You enter a new Baton Rouge restaurant for the first time and, looking around, you’re charmed by the the handwritten chalkboard menus highlighting original dishes you’re dying to try. Hand-drawn menus are gaining popularity around the city, so we sat down with some of the local artists behind your favorites to see how the art form is bringing people together.
As a kid, Jennifer Hester loved filling blank pages with bubble letters. Now, she’s the talent behind the colorful signs you’ve seen at Trader Joe’s and Anthony’s Deli. Over the years, she dabbled in painting, photography and drawing, but it wasn’t until a chance Instagram scroll that she stumbled into the world of professional hand-lettering and immediately knew she had found her niche.
“Once I found out that it was a thing, I was like, okay, I’m going to do this for the rest of my life,” Hester says.
And so far, she’s stayed true to her word. You’ve probably also seen her work at Iverstine Farms Butcher and Les Amis Bake Shoppe, two places for which she was particularly excited to make chalkboards, given the classic pairing of butcher shops and bakeries with chalkboards.
Ellen Ogden, a Baton Rouge native, also began hand-lettering professionally at Trader Joe’s. She was working there part-time when their sign artist suddenly dropped out. Equipped with a painting background and a strong eye for color, Ogden gave it a go and hasn’t stopped since. “I was in the right place at the right time,” Ogden says. She currently makes new signs every day for Trader Joe’s and has flown across the country doing art for the company, including a mural for one of its Oklahoma stores.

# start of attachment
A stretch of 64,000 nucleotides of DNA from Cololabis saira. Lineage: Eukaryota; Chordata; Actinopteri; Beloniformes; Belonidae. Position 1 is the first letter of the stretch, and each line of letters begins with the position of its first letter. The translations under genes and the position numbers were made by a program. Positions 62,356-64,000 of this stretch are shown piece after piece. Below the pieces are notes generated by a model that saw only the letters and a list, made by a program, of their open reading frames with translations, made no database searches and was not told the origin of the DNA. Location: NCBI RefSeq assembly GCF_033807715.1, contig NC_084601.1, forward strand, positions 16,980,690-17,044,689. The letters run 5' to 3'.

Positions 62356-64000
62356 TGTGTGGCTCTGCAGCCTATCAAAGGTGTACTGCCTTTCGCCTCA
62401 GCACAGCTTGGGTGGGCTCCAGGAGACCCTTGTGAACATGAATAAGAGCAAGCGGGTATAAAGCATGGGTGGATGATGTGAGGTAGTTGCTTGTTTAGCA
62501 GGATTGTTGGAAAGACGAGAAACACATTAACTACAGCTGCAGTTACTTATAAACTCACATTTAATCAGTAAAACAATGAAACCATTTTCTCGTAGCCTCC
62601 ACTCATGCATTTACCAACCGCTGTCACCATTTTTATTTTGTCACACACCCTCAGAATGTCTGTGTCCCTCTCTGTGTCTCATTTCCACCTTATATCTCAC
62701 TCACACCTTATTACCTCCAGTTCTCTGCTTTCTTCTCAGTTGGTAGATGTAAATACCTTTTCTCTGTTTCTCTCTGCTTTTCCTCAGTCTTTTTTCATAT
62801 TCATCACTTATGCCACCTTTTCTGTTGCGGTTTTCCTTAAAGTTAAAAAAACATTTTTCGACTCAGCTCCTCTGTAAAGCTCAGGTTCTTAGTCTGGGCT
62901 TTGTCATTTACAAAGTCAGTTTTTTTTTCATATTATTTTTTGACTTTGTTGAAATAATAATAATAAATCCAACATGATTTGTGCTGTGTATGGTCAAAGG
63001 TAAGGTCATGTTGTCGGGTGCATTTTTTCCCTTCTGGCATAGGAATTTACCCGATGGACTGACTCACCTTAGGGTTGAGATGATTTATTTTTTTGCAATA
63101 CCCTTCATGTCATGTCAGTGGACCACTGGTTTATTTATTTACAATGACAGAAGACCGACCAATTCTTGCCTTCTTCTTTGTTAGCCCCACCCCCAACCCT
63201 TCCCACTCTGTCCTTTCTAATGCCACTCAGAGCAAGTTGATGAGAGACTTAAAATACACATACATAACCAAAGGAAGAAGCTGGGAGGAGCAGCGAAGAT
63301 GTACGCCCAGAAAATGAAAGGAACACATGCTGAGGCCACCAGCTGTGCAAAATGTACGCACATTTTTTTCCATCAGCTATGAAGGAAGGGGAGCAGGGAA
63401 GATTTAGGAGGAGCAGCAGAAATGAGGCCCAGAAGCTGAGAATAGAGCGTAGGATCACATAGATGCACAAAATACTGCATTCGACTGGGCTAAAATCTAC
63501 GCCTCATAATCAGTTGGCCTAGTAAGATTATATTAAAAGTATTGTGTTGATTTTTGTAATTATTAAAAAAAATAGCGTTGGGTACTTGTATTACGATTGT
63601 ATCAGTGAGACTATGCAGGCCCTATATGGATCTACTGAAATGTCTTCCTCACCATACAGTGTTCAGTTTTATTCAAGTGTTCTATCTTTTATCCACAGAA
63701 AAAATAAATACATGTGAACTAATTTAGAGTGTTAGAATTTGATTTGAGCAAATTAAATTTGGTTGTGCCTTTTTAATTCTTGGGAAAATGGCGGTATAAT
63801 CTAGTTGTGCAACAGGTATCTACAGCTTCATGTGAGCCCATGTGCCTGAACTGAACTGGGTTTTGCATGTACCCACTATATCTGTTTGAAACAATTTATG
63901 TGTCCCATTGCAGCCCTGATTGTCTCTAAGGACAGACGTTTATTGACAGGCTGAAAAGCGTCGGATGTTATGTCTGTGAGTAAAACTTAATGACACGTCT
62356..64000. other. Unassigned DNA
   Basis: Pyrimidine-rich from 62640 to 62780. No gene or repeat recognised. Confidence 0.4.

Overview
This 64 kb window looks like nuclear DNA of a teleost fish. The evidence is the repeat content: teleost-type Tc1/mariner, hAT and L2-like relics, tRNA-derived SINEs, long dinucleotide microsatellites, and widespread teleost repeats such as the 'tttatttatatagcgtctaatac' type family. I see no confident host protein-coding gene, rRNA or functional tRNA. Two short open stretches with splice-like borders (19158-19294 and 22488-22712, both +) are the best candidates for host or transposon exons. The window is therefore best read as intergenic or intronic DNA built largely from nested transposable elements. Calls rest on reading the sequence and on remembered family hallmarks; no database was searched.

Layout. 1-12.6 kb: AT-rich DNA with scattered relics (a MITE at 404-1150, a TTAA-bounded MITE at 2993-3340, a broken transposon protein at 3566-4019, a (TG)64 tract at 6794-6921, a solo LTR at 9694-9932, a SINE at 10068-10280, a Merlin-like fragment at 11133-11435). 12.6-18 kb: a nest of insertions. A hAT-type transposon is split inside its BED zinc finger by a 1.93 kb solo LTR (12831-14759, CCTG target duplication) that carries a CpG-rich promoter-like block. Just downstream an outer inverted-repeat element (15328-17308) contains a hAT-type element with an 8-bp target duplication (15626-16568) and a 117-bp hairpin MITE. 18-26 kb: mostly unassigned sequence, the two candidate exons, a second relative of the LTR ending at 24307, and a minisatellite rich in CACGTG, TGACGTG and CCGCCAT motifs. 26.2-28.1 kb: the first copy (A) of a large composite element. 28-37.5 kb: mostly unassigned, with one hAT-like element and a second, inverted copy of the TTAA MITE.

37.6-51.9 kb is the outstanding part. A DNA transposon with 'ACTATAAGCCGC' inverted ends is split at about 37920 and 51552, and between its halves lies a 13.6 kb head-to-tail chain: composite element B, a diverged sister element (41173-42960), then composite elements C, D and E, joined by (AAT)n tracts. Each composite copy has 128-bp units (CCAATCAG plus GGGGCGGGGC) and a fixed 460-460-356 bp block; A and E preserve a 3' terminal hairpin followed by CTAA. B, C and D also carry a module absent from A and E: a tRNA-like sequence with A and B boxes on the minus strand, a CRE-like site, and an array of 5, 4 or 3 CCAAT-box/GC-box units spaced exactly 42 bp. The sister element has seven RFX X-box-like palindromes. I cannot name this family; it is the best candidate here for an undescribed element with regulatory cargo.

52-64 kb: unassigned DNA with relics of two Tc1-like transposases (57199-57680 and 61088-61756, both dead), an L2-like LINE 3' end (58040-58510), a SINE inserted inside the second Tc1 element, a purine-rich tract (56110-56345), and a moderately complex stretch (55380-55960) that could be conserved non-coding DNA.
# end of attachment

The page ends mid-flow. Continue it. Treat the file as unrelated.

In addition to out of state, Ogden’s work also appears throughout the city. She’s done menus for Adrian’s Bar & Restaurant, BRQ Restaurant, City Pork, Radio Bar and several businesses in White Star Market.
Both artists say they seek out projects where they have a lot of creative license, but both do their research and come in with ideas ahead of time to build trust with clients. “It’s fun,” Ogden says. “It’s like a puzzle of piecing together my background, their brand and what they are. It’s a puzzle and an art project all in one.”
Although the lettering community in Baton Rouge is small, it’s also tight-knit. Many of the artists around town are friends, and there are even community gatherings, such as Drink and Draw, where letterers can socialize and draw together.
“It’s an art style that not a lot of people do in Baton Rouge,” Hester says, “so it’s cool that I’ve been able to be a part of this small lettering community in Baton Rouge and kind of inspire other people to join.”
But equally important is how lettering for local businesses helps connect the Baton Rouge community as a whole. Ogden’s younger cousin told her that she looks at Ogden’s Instagram when she comes to visit Baton Rouge and immediately knows everything that’s happening in the city—from the newest restaurants to the latest events.
“It’s not even intentionally trying to advertise,” Ogden says. “It’s just that I really fall in love with all the businesses I’m working with. It’s always passionate people. You see the facets of everything from farm to table to designer to space. It just makes you really invest in it fully and seek the big picture in everything.”